Compiled from the report of Lieutenant Frank F. Fletcher, U. S. Navy, commanding U. S. Torpedo-boat Cushing.
"Successful torpedo practice depends to the greatest extent upon successful discharge,"—Lieut. Fletcher.
Previous to Lieutenant Fletcher's investigations of the subject comparatively little was known of torpedo ballistics. For the purpose of solving the problem of torpedo discharge Lieutenant Fletcher inaugurated and carried to a successful issue a series of experiments at Newport, R.I, which extended over several months, with the gratifying results of defining the relation between discharge and the final submerged angle of the torpedo, and establishing certain rules of fire that will not fail to rob the torpedo of its reputation for eccentricity, reduce to a minimum the errors of practice, and enable the gun-captain to handle the weapon with an intelligent idea of what may be expected of it under given conditions of discharge.
The official report gives a minute account of the experiments, which are remarkable alike for originality, simplicity and ingenuity. The details are admirably worked out, and where results do not blend, the discrepancies may be justly ascribed to the inaccuracies, not to say crudeness, of the recording instruments; they affect in no way the principles involved. The report itself, as a technical document, is exceedingly unique, using the word in its favorable sense.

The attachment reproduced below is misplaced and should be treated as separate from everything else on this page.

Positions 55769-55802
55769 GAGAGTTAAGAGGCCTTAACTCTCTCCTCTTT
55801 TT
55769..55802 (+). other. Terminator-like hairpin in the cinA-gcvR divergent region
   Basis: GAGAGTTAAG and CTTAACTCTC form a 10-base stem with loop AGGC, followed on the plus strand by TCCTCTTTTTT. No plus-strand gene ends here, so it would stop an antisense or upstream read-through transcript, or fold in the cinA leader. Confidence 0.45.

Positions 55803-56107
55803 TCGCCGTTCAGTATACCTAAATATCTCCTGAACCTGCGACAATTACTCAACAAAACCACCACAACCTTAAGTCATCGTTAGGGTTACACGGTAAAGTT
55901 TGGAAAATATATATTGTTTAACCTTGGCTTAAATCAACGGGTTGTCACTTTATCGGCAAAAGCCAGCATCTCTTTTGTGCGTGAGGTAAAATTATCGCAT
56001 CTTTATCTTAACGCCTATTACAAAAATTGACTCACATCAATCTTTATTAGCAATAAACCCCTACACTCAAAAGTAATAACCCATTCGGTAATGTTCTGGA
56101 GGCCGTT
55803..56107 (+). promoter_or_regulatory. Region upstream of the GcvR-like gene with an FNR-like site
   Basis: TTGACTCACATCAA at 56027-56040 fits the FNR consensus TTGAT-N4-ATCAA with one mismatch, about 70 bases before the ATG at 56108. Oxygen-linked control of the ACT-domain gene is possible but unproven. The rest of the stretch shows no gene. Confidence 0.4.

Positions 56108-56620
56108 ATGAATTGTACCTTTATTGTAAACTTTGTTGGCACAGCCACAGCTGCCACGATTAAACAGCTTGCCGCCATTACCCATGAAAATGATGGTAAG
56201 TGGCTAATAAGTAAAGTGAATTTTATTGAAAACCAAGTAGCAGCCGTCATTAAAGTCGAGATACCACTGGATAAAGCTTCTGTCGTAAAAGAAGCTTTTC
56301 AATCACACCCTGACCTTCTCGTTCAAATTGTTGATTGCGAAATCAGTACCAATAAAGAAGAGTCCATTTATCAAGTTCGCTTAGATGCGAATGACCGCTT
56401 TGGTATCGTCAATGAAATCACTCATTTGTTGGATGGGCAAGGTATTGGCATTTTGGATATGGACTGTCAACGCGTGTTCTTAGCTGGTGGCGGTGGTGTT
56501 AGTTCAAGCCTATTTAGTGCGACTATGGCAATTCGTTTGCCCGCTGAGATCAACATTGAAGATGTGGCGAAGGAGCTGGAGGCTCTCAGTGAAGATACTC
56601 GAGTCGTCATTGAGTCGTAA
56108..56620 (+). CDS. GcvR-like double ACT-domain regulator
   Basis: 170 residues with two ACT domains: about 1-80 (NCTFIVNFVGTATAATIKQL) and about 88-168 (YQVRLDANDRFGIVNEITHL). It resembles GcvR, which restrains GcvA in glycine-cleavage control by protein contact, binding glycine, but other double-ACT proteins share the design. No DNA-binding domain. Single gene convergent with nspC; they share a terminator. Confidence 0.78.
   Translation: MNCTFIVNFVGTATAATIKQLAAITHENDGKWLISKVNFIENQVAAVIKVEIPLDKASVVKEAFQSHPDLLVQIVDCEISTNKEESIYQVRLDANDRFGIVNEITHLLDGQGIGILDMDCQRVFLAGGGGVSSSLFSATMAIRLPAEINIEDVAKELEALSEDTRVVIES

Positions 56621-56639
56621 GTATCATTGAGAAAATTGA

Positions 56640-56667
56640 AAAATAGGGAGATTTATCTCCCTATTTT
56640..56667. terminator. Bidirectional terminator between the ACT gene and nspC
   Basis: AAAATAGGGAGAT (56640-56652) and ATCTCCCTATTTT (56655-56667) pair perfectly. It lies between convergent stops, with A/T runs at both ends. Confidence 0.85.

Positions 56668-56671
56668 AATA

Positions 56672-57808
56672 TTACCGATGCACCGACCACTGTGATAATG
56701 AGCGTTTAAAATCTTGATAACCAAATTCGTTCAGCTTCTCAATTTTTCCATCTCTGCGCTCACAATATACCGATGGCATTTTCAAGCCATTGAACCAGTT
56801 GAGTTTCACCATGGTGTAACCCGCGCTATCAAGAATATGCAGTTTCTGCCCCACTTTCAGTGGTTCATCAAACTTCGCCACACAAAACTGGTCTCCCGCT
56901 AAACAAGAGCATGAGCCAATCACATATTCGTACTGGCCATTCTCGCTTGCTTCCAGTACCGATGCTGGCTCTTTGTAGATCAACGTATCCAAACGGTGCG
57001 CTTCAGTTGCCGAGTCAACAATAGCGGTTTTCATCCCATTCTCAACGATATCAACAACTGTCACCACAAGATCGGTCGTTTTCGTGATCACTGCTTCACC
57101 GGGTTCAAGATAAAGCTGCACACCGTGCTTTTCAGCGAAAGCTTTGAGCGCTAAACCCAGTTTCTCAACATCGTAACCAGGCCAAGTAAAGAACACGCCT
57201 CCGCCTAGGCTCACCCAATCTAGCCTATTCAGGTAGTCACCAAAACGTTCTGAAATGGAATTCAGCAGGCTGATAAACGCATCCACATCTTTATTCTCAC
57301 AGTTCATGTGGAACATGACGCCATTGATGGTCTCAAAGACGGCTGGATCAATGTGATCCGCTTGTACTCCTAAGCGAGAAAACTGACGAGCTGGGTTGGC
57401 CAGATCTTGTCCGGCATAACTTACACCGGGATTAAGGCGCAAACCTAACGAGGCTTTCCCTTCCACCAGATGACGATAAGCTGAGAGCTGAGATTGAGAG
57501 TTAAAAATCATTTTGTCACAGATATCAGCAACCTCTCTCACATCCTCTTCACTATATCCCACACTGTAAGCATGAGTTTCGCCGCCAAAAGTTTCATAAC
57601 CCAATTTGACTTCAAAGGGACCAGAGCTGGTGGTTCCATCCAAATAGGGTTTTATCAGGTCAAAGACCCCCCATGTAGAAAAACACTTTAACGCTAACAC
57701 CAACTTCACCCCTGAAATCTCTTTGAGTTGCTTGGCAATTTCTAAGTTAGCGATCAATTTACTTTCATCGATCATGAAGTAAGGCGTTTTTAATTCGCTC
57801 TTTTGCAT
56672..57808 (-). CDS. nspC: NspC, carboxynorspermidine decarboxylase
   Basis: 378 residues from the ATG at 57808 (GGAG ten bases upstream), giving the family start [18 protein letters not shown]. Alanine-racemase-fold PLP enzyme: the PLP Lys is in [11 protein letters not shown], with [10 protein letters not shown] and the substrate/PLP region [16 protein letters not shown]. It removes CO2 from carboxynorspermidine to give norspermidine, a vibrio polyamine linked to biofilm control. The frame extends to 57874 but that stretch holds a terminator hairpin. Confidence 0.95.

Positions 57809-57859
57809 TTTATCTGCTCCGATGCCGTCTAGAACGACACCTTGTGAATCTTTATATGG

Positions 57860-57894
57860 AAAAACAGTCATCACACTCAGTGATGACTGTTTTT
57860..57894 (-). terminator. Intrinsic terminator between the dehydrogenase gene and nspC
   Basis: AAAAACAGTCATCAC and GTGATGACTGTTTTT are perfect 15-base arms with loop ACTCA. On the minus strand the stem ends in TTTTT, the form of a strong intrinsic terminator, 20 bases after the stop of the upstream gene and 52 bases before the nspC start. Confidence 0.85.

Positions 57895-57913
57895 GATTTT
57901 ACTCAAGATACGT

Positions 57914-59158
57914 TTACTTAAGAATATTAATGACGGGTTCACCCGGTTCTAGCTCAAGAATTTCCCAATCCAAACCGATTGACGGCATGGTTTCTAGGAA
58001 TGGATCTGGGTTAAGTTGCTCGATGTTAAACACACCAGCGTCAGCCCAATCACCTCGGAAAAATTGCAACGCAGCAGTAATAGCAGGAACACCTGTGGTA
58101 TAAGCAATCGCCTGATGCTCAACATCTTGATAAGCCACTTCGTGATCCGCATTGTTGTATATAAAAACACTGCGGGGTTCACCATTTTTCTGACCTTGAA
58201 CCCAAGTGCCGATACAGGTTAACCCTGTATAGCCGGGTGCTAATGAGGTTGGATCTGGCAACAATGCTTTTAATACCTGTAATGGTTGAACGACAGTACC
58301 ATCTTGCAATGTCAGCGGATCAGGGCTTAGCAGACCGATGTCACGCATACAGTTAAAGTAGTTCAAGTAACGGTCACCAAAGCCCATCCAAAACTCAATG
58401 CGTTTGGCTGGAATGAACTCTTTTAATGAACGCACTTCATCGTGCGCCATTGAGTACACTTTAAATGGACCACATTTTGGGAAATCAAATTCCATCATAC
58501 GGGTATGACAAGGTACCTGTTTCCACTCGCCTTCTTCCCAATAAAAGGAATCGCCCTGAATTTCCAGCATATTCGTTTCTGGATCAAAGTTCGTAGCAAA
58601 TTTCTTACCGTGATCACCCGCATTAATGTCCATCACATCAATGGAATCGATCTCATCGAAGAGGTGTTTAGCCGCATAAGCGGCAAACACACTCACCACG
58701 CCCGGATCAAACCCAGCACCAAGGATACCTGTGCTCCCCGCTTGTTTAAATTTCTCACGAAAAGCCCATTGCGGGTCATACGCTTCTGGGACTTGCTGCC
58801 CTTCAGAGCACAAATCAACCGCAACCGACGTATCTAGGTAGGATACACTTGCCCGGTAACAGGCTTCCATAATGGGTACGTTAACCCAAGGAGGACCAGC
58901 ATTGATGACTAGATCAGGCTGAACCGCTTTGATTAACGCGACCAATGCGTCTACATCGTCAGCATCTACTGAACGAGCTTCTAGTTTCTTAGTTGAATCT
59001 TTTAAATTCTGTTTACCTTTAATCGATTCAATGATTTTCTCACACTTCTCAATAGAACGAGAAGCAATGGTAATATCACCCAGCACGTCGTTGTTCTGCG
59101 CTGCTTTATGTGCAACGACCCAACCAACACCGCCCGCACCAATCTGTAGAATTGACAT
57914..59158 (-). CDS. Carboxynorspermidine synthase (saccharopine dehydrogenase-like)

By permission of the Bureau of Ordnance the substance of Lieutenant Fletcher's report to the President of the Torpedo Board is herewith given to the service. As nearly as may be consistent with the plan of this article the phraseology of the report is retained; for obvious reasons the methods employed and the instruments used in the experiments are touched upon lightly.
Generally speaking torpedoes are discharged from tubes that may be mounted either in broadside or in bow or stem, and in our service are installed above water. Broadside tubes are fitted with spoons, as shown in the partial midship section of the Gushing, Plate I; bow and stern tubes are fitted with the ball pivot In this case the pivot tube takes the place of the spoon.
When discharged the torpedo is guided through the tube by means of a steel T stud located on top of the torpedo at its center of gravity. This stud travels in a slot extending the full length of the tube and spoon. The windage of the torpedo varies in different tubes and may be as small as a few hundredths or as great as 0.2 inch. Generally speaking, however, when the torpedo is in place it should take the grease all around the tube.